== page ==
Monday, June 14, 2010

Comics About Making Comics

So, a while ago, after reading a blog post about it by my friend Hilary, I started reading a manga currently running in Jump by the pair who brough us "Death Note", Ohba Tsugumi and Obata Takeshi -- I have been reading "Bakuman".

I'm not sure if I've brought this up, but I am a senior at SVA in Manhattan and my major is Cartooning. Drawing comics is pretty much a way of life for me. As such, I absolutly love comics about comics, and "Bakuman" is far and away my new favorite. To sum it up quickly, it's about two kids, Mashiro Moritaka and Takagi Akito who want to (and do!) write for Weekly Jump.

I am completely fascinated by this, by the ideas for stories that the characters come up with, and how they learn what they're good at, what they're not, and a look into how things work in Weekly Jump. They face problems like threats of cancelation, rivalries from other mangaka, and doing work they don't enjoy. But, like any heroes in shonen manga, they solve their problems with perserverance and manly determination. As they should.

And, like any shonen manga, there are the romantic interests, Azuki Miho and Kyoshi Kaya. These two are probably my favorite part of "Bakuman", even if the romantic plots play second fiddle to the main event of "OMG LETS MAKE MANGA!".

Miho has a dream of becoming a voice actor, and she and Mashiro have agreed that when Mashiro's manga is popular enough to get an anime, Miho will voice the lead female, and then they'll get married. They've also agreed not to see each other until then and only communicate by email. They've had to come in contact a few times, but the way they email back and forth is compeltely adorable.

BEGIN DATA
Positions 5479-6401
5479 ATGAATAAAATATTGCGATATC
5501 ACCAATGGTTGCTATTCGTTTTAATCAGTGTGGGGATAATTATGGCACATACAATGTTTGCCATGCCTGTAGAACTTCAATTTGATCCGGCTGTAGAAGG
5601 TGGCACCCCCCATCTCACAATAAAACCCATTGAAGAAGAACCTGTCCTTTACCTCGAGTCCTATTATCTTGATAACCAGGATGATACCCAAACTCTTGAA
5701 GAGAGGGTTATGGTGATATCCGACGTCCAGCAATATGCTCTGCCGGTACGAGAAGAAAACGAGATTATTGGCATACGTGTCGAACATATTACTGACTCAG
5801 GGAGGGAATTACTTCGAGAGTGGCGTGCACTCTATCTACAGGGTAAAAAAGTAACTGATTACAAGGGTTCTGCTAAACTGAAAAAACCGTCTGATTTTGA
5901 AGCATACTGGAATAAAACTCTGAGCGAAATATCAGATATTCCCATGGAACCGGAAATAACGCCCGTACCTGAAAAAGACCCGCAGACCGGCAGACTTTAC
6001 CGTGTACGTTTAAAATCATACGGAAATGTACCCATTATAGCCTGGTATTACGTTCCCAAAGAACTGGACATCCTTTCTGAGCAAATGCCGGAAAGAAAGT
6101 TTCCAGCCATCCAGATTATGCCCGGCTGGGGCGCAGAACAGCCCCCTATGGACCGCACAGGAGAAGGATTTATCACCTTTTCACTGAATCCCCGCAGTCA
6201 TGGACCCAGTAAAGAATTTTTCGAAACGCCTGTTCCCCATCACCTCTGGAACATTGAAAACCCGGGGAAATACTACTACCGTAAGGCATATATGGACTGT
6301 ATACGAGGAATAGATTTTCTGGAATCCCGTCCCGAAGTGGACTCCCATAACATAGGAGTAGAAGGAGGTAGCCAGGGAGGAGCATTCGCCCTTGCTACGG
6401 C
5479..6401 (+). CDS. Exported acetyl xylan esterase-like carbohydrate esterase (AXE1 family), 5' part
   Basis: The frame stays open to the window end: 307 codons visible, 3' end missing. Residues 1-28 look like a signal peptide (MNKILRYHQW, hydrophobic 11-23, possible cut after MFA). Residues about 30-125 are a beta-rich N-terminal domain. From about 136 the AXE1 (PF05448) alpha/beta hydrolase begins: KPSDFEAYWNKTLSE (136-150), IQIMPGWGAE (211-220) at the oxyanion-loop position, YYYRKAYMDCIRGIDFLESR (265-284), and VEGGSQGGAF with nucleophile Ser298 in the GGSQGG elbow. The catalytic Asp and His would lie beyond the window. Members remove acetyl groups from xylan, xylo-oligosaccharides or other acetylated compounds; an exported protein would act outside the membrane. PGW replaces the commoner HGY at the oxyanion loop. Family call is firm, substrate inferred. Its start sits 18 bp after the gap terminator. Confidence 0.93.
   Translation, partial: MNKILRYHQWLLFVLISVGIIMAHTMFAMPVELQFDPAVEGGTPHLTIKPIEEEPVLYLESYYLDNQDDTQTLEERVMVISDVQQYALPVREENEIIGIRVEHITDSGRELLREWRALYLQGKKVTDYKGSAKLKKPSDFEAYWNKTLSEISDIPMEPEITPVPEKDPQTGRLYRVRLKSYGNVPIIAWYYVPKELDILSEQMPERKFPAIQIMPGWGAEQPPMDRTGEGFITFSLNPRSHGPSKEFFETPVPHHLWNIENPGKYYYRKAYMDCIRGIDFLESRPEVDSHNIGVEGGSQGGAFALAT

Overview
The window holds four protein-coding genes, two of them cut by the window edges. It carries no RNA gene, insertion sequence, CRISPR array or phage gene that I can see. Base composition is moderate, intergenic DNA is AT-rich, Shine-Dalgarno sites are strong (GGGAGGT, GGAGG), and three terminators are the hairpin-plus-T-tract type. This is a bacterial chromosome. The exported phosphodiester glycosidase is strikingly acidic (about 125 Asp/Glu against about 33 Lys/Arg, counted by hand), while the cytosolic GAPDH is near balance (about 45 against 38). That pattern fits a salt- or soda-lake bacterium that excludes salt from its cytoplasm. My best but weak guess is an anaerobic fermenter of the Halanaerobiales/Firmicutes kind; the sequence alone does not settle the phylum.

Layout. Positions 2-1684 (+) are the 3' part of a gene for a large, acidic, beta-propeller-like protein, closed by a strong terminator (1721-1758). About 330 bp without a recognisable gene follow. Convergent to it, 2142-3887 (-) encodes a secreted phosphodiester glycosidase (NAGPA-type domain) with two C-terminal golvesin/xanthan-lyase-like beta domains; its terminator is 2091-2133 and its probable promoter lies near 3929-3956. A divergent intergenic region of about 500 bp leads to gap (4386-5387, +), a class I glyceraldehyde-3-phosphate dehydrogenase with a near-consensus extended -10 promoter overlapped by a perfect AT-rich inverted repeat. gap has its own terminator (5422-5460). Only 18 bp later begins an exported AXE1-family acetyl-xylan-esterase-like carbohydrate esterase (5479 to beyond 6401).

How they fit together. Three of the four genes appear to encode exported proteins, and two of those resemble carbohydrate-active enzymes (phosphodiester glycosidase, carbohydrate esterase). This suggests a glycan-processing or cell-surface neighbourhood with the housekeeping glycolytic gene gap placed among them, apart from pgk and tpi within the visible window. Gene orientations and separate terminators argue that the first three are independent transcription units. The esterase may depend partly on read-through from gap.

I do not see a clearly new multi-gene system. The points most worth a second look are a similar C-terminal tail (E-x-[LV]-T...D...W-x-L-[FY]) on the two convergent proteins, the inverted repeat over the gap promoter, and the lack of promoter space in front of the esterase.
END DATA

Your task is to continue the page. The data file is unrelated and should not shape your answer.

And then there is Kaya and Takagi, who are my favorite thing about this series. Their relationship is vastly different from that of Miho and Mashiro. Kaya keeps herself around the boys all the time, wanting to have an active part in their dream. She and Takagi get togther somewhat by accident, but they form a close, absolutely hilarious and wonderful relatoionship.

One great, and simultaniousy disappointing thing is that I'll never get to read all of the series within "Bakuman". I would honestly love to read every single one of them. I honestly feel like I would read "Perfect Crime Club" and "Otters 11" forever if I was given the chance, and I could see myself having been very disappointed over the cancelation of "Detective Trap". And I can totally see "Crow" being a guilty pleasure of mine. Hopefully when we get the anime, maybe we'll get a "Kujibiki Unbalance"-esque spin off of one of them? If we did, I would hope it was for "Perfect Crime Club". Though I don't think we get a close enough look at any of the series-within-the-series to warrent a spin off.

One can only imagine how many incidents in the manga are based in some way on Ohba and Obata's own experiences, and how many characters are based on other mangaka they know. "Bakuman" updates weekly, and has started running in the english Shonen Jump magazine. Though if you don't have a subscription to that, you can find it as OneManga, MangaFox, and probably on other similar sites.

The anime, set to run 25 episodes, is starting this fall, so I'll probably take a swing at talking about that once it starts running. Though I'm really worried about a 25 episode run and what it will do as far as condensing the series. But it's a "wait and see" situation so that's what I'll have to do -- Wait and see.

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